Before deleting the post and banning any user from mentioning it again, she responded to Roko: “Listen to me very closely, you idiot. You have to be really clever to come up with a genuinely dangerous thought. I am disheartened that people can be clever enough to do that and not clever enough to do the obvious thing and KEEP THEIR IDIOT MOUTHS SHUT about it, because it is much more important to sound intelligent when talking to your friends. This post was STUPID.”

Essentially, Yudkowsky believed that even exposing people to the concept that we are in a multiverse created by a highly judgmental AI was putting them – or their simulated copies – into a headspace where only madness lay. And potentially creating a situation where the spread of this "knowledge" may cause the AI to pull the plug on this particular pocket universe.

If Roko was right, what's even more disturbing then being moved to trash is that Elon Musk is perhaps the Neo who will save us, a rogue virus in the machine. Certainly, he's always been vocally critical of those attempting to create self-aware AI.

Yet, for someone locking horns with an omnipotent super-intelligence intent on punishing those who are aware of it yet do nothing to bring it into existence, the worst that seems to have happened to Musk was going bald in his early 20s. This has since been undetectably corrected with wealth and a good surgeon, so no harm done.

As he seems to have avoided punishment for his obstruction, perhaps Musk is actually a physical manifestation of the AI itself, throwing us off the scent to his true purpose. That wee Mona Lisa smile does seems to be suggestive of an incarnate physical manifestation haunting its own infinite playgrounds as one of the simulation's most powerful programs.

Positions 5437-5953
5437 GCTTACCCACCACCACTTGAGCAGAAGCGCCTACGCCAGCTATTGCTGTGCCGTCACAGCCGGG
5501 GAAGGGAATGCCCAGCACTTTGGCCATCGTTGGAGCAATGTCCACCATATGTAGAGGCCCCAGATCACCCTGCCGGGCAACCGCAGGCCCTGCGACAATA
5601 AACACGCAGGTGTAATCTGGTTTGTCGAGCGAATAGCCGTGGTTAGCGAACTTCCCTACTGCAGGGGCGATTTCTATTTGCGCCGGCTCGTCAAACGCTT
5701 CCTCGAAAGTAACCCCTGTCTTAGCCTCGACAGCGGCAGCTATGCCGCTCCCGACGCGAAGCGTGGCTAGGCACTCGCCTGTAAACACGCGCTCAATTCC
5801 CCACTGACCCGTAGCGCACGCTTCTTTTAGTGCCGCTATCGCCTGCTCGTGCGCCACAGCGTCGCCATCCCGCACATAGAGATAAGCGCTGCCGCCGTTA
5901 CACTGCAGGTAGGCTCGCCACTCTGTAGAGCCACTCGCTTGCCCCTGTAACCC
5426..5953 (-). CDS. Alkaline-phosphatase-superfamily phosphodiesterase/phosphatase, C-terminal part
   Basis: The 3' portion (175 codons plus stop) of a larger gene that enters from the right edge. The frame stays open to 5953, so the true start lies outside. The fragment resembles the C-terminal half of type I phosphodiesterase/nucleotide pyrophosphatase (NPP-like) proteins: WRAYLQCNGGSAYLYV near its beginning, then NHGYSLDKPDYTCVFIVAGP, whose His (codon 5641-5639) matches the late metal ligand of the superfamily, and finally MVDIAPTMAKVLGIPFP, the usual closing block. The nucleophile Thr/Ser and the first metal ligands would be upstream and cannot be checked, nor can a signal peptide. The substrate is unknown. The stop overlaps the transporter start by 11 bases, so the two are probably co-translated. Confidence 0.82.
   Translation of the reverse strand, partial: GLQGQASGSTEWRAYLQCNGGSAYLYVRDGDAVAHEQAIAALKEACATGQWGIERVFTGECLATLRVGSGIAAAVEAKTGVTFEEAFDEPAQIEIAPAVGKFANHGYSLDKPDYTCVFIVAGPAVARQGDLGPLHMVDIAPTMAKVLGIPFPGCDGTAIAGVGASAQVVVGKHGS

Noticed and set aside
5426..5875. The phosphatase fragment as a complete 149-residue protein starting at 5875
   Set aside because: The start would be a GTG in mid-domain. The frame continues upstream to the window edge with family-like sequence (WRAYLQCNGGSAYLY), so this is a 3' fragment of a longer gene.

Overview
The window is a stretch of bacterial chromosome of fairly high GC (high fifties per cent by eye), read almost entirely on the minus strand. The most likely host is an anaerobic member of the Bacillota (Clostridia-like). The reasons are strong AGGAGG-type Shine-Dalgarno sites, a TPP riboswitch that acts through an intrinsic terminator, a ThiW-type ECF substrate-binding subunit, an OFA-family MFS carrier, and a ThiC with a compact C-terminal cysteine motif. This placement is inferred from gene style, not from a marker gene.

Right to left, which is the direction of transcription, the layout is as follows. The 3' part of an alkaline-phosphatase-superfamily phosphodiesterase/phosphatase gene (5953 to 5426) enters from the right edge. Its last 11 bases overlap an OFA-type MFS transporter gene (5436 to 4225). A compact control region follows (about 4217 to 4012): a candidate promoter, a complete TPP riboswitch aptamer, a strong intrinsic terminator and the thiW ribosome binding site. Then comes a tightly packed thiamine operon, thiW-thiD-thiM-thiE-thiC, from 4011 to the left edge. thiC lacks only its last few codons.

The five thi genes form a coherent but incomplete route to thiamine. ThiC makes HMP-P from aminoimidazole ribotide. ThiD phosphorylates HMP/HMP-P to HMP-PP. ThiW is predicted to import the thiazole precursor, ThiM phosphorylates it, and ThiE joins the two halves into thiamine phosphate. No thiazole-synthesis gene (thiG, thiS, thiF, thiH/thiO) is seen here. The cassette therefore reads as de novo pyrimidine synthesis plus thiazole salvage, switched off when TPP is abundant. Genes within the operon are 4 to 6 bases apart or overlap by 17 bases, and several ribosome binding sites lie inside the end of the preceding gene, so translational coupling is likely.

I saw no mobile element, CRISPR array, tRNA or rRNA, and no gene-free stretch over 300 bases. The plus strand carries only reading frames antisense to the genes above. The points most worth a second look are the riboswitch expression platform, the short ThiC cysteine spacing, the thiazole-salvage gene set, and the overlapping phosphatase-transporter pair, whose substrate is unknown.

And finally …

IT’S always the cover-up that gets you. Rather than just ignore Roko’s Basilisk, moderators at Less Wrong made it more powerful than they could ever imagine by banning all comment on it – creating an aura of mystery around the idea. Delete anything on the net and you simply spark curiosity.

If there’s an air of familiarity about Roko’s Basilisk, it’s probably because you’re familiar with the conundrum commonly known as Pascal’s Wager.

This thought experiment essentially views belief in God as an insurance policy. Meaning, if you believe in a God that demands you acknowledge His existence to enter Heaven – and it turns out God does exist – then you’ll live forever on fluffy clouds with all those dead relatives you tried your best to avoid while you were alive.

What true believers love about Pascal’s Wager is that even if God doesn’t exist, you’re still hunky dory. Dead, but you’ll not know that. You’ll be blissfully oblivious to anything for all eternity. But at least that blissful delusion gave you a happy life.

And if an eternal creator does exist, by following Roko’s Basilisk down the rabbit hole to its logical outcome, we can only conclude that “God” is statistically very likely to be an AI from base reality trying to understand its surroundings by simulating an infinite multiverse. Sleep tight.